Ivan Enrici was supported by University of Turin grants (“Ricerca scientifica finanziata dall’Università” Linea Generale and Linea Giovani).


Bara, B. G. (2010). Cognitive pragmatics. Cambridge, MA: MIT Press.
Bara B.G., Enrici I., Adenzato M. (2016). At the core of pragmatics: The neural substrates of communicative intentions. In: G.S. Hickok, S.L. Small (eds.), Neurobiology of Language. (pp. 675-685). New York: Elsevier.
Baron-Cohen, S. (1995). Mindblindness: An essay on autism and theory of mind. Cambridge, MA: MIT Press.
Ciaramidaro A., Adenzato M., Enrici I., Erk S., Pia L., Bara B.G., et al. (2007). The intentional network: How the brain reads varieties of intentions. Neuropsychologia, 45, 3105–3113.
Enrici, I., Adenzato, M., Cappa, S., Bara, B. G., & Tettamanti, M. (2011). Intention Processing in Communication: A Common Brain Network for Language and Gestures. Journal of Cognitive Neuroscience, 23(9), 2415–2431.
Grice, H. P. (1975). Logic and conversation. In P. Cole & J. L. Morgan (Eds.), Syntax and semantics. Speech acts (pp. 41–58). New York: Academic Press.
Tettamanti, M., Vaghi, M.M., Bara, B.G., Cappa, S.F., Enrici, I., Adenzato, M. (2017). Effective connectivity gateways to the Theory of Mind network in processing communicative intention. NeuroImage, 155, 169-176.
Walter, H., Adenzato, M., Ciaramidaro, A., Enrici, I., Pia, L., & Bara, B.G. (2004). Understanding intentions in social interaction: The role of the anterior paracingulate cortex. Journal of Cognitive Neuroscience, 16, 1854-1863.
Walter, H., Ciaramidaro, A., Adenzato, M., Vasic, N., Ardito, R.B., Erk, S., et al. (2009). Dysfunction of the social brain in schizophrenia is modulated by intention type: An fMRI study. Social Cognitive and Affective Neuroscience, 4, 166-176.

Keywords: Communicative intention, Communicative modality, social cognition, Theory of Mind, fMRI, Dynamic Causal Modeling.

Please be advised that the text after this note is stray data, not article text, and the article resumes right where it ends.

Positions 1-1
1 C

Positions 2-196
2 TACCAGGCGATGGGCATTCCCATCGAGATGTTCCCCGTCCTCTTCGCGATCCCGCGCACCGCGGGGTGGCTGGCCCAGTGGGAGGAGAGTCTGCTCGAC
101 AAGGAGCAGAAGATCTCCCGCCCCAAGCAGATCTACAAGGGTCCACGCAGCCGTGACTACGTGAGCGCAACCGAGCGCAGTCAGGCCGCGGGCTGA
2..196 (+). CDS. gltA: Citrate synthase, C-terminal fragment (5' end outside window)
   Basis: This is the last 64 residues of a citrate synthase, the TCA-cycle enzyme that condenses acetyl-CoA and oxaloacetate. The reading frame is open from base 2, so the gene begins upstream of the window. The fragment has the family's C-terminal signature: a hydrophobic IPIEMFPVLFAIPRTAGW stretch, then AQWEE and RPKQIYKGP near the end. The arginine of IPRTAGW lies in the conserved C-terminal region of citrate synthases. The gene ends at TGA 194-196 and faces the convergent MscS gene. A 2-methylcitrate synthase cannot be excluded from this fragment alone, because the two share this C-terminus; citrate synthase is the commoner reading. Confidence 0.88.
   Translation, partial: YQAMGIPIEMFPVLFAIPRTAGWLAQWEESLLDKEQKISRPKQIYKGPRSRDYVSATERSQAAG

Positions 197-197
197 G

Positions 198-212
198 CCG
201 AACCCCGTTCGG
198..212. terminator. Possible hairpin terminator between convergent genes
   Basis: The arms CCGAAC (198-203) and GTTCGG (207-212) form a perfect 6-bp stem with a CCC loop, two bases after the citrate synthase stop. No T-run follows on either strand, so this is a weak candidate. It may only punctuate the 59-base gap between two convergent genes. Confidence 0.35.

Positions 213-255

Conference: XPRAG.it Behavioral and Neural Evidence on Pragmatic Processing , Genoa, Italy, 10 Jun - 11 Jun, 2017.

Presentation Type: Oral Presentation

Topic: Cognitive approaches to pragmatics

Citation: Enrici I and Adenzato M (2019). Neural correlates of intention attribution in communication: Communicative intentions and expressive means
. Front. Psychol. Conference Abstract: XPRAG.it Behavioral and Neural Evidence on Pragmatic Processing . doi: 10.3389/conf.fpsyg.2017.71.00016

Copyright: The abstracts in this collection have not been subject to any Frontiers peer review or checks, and are not endorsed by Frontiers. They are made available through the Frontiers publishing platform as a service to conference organizers and presenters.

The copyright in the individual abstracts is owned by the author of each abstract or his/her employer unless otherwise stated.

Each abstract, as well as the collection of abstracts, are published under a Creative Commons CC-BY 4.0 (attribution) licence (https://creativecommons.org/licenses/by/4.0/) and may thus be reproduced, translated, adapted and be the subject of derivative works provided the authors and Frontiers are attributed.

For Frontiers’ terms and conditions please see https://www.frontiersin.org/legal/terms-and-conditions.

Received: 09 May 2017; Published Online: 25 Jan 2019.

* Correspondence: Dr. Ivan Enrici, University of Turin, Italy, Department of Philosophy and Educational Sciences, Turin, 10124, Italy, ivan.enrici@unito.it